Hilary Benn was speaking hours after he resigned - or was sacked - from the Shadow Cabinet. He described Jeremy Corbyn as a "good and decent man" but not a leader.

Framing his overnight removal as a matter of conscience, Benn told the BBC's Andrew Marr: "I no longer have confidence in him [Corbyn] and I think the right thing to do would be for him to take that decision."

In Benn's view, diehard leftie pin ups do not go down well in the real world, or on the ballot papers of middle England. 

But while Benn may be drawing on a New Labour truism, this in turn rests on the assumption that voters matter more than the party members when it comes to winning elections.

That assumption was contested moments later by Shadow Chancellor John McDonnell.

Dismissive of the personal appeal of Shadow Cabinet ministers - "we can replace them" - McDonnell's message was that Labour under Corbyn had rejuvenated its electoral machine.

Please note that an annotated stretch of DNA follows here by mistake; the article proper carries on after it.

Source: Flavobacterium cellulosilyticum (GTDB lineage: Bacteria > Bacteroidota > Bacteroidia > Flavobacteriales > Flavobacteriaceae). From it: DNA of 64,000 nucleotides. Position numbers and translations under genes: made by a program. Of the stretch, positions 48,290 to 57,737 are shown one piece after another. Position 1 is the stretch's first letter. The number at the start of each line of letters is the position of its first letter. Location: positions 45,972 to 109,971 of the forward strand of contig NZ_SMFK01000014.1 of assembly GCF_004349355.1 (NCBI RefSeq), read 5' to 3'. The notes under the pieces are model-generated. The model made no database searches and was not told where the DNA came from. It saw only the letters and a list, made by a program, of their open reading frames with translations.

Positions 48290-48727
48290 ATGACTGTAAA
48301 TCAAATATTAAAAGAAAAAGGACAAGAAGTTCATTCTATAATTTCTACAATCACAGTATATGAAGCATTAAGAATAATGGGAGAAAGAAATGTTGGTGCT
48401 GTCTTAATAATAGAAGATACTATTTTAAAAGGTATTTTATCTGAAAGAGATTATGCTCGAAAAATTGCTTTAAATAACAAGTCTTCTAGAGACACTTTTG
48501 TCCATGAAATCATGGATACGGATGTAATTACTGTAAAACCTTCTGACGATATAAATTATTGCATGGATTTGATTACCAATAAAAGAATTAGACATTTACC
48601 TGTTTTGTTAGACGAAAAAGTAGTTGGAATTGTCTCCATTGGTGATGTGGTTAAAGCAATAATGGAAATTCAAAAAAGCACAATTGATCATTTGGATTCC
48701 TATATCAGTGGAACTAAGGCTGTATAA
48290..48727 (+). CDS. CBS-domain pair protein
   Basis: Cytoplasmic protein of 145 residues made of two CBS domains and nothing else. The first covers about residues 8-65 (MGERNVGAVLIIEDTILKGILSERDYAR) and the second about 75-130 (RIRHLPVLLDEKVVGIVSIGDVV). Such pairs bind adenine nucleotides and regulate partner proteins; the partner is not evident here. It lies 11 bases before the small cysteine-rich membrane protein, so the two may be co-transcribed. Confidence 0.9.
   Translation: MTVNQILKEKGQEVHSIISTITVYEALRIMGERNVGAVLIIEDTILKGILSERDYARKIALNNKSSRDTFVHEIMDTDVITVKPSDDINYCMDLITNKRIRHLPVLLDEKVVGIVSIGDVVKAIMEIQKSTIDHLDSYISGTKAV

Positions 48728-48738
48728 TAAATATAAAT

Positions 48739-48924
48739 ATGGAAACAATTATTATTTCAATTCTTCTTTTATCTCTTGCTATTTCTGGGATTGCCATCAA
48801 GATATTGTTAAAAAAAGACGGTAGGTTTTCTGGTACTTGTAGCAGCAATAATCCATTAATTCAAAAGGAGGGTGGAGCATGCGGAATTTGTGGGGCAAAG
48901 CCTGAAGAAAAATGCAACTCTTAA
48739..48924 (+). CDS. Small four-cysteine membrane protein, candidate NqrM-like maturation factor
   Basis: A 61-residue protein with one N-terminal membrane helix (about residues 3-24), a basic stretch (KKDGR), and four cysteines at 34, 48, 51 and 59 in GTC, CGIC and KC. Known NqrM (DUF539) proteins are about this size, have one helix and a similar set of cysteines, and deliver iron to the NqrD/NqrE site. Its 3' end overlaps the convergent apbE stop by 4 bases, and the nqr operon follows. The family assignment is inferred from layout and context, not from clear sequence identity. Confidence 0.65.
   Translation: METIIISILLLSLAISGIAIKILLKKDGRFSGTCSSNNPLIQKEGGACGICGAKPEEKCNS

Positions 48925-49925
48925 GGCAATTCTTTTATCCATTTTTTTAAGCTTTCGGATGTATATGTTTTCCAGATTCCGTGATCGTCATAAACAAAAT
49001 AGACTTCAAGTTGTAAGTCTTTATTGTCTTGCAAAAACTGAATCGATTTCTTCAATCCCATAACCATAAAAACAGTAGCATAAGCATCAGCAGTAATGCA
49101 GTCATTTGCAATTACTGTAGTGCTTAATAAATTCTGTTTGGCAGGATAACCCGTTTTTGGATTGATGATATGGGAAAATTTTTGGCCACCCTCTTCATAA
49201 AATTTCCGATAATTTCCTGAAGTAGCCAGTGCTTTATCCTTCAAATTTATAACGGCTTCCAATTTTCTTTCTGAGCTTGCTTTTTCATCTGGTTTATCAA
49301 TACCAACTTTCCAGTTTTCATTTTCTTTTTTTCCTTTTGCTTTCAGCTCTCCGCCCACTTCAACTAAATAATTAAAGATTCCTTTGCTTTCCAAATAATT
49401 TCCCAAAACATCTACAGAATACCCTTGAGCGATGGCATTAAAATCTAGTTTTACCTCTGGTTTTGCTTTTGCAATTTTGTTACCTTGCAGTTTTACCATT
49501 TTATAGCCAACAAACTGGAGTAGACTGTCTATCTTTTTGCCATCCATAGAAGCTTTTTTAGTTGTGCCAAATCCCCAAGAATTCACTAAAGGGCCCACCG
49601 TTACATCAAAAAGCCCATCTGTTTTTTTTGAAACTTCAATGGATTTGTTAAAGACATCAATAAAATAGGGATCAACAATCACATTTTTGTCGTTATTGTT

Pointing to success in by-elections and the London mayoral election, McDonnell warned would-be rebels: "Who is sovereign in our party? The people who are soverign are the party members. 

"I'm saying respect the party members. And in that way we can hold together and win the next election."

Indeed, nearly a year on from Corbyn's surprise election to the Labour leadership, it is worth remembering he captured nearly 60% of the 400,000 votes cast. Momentum, the grassroots organisation formed in the wake of his success, now has more than 50 branches around the country.

Come the next election, it will be these grassroots members who will knock on doors, hand out leaflets and perhaps even threaten to deselect MPs.

The question for wavering Labour MPs will be whether what they trust more - their own connection with voters, or this potentially unbiddable party machine.